Hypoxia is emerging as a major threat to marine coastal biota. Predicting its occurrence and elucidating the driving factors are essential to set successful management targets to avoid its occurrence. This study aims to elucidate the effects of warming on the likelihood of hypoxia. Highfrequency dissolved oxygen measurements have been used to estimate gross primary production (GPP), net ecosystem production (NEP) and community respiration (CR) in a shallow macroalgae (Caulerpa prolifera) ecosystem in a highly human-influenced closed Mediterranean bay. Daily averaged GPP and CR ranged from 0 to 1,240.9 and 51.4 to 1,297.3 mmol O2 m−2 day−1, respectively. The higher GPP and CRwere calculated for the same day, when daily averaged water temperature was 28.3 °C, and resulted in a negative NEP of −56.4 mmol O2 m−2 day−1. The ecosystem was net heterotrophic during the studied period, probably subsidized by allochthonous organic inputs from ground waters and from the surrounding town and boating activity. Oxygen dynamics and metabolic rates strongly depend on water temperature, with lower oxygen content at higher temperatures. The probability of hypoxic conditions increased at a rate of 0.39%°C−1 (±0.14 % °C−1). Global warming will increase the likelihood of hypoxia in the bay studied, as well as in other semienclosed bays.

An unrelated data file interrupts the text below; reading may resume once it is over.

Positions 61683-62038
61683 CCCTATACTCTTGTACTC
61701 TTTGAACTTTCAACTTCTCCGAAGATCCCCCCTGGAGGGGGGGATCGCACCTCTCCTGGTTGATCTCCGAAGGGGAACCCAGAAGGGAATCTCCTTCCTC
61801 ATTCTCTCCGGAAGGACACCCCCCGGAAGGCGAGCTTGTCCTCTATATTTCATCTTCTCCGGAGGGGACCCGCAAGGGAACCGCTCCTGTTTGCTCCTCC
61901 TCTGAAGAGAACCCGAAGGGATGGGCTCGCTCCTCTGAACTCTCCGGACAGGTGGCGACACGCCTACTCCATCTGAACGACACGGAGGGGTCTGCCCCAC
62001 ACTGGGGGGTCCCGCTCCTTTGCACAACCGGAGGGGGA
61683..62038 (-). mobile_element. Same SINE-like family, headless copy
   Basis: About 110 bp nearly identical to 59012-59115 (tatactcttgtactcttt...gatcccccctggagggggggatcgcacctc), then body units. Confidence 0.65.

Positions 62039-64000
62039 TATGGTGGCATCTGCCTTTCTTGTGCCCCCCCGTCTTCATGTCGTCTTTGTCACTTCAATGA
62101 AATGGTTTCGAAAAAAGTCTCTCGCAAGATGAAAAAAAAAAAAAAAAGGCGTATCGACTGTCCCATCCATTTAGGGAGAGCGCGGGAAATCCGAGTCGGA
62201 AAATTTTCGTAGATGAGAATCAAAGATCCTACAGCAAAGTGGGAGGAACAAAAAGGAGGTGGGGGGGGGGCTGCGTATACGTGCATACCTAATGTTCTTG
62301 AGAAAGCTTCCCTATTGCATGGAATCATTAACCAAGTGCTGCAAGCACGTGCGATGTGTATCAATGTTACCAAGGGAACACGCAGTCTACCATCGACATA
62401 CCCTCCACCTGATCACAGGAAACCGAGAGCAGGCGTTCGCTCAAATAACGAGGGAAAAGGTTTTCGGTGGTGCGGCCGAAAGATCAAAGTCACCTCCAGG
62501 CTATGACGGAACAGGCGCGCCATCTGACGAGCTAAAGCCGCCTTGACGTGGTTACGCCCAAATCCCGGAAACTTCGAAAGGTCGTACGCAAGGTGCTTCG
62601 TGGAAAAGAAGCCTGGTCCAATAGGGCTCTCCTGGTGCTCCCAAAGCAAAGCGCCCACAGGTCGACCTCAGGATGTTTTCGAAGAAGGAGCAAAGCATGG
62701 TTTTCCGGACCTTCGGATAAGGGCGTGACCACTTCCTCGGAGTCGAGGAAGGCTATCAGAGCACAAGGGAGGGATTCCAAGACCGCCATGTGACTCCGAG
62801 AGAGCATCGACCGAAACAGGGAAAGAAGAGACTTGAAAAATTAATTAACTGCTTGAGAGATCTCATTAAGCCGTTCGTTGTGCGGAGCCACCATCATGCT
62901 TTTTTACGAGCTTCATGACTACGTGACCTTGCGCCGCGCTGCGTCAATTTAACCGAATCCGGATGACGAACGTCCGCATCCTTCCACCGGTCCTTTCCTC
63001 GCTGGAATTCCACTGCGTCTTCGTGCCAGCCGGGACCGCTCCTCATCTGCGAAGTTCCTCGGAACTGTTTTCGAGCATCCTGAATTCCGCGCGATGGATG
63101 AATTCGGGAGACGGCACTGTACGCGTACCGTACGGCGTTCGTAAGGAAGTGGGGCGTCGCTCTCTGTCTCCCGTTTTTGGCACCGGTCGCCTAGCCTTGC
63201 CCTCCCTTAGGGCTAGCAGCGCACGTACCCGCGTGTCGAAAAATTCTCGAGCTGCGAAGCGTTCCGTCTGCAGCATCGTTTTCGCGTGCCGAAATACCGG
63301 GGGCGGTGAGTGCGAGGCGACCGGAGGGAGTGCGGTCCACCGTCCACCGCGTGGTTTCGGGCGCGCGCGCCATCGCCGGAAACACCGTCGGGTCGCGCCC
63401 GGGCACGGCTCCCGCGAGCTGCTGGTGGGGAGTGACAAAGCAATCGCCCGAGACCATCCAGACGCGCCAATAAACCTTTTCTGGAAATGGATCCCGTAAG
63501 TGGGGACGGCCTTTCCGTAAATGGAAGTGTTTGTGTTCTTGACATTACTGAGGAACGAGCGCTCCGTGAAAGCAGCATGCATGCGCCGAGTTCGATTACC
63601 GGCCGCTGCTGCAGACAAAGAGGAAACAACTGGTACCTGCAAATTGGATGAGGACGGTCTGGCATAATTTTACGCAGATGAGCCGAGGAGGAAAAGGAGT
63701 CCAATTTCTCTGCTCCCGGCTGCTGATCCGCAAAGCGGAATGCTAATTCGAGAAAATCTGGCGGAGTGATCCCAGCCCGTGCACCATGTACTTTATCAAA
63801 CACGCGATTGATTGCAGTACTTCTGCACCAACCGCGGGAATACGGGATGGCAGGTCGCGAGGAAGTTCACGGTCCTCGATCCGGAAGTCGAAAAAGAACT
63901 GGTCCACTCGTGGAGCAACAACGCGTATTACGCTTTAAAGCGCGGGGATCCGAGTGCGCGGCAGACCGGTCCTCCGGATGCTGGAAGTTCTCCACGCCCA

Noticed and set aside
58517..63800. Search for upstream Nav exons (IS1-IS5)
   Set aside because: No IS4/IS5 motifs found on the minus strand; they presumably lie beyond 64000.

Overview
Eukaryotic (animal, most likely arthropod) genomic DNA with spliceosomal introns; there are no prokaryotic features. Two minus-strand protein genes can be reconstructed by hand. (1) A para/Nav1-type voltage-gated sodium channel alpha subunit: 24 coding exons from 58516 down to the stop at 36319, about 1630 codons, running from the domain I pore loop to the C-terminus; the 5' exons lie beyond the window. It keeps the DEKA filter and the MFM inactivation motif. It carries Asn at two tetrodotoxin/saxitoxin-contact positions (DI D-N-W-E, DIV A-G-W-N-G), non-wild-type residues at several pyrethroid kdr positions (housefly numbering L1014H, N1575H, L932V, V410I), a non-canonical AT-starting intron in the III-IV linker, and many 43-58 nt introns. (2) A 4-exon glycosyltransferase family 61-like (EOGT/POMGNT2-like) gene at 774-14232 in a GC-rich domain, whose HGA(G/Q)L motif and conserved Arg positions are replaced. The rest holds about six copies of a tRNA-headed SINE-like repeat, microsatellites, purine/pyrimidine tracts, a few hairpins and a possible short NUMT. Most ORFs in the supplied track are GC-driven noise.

Vaquer-Sunyer, R, Duarte, CM, Jorda, G & Ruiz-Halpern, S 2012, 'Temperature dependence of oxygen dynamics and community metabolism in a shallow Mediterranean macroalgal meadow (caulerpa prolifera)', Estuaries and Coasts, vol. 35, no. 5, pp. 1182-1192.
Published version available from: http://dx.doi.org/10.1007/s12237-012-9514-y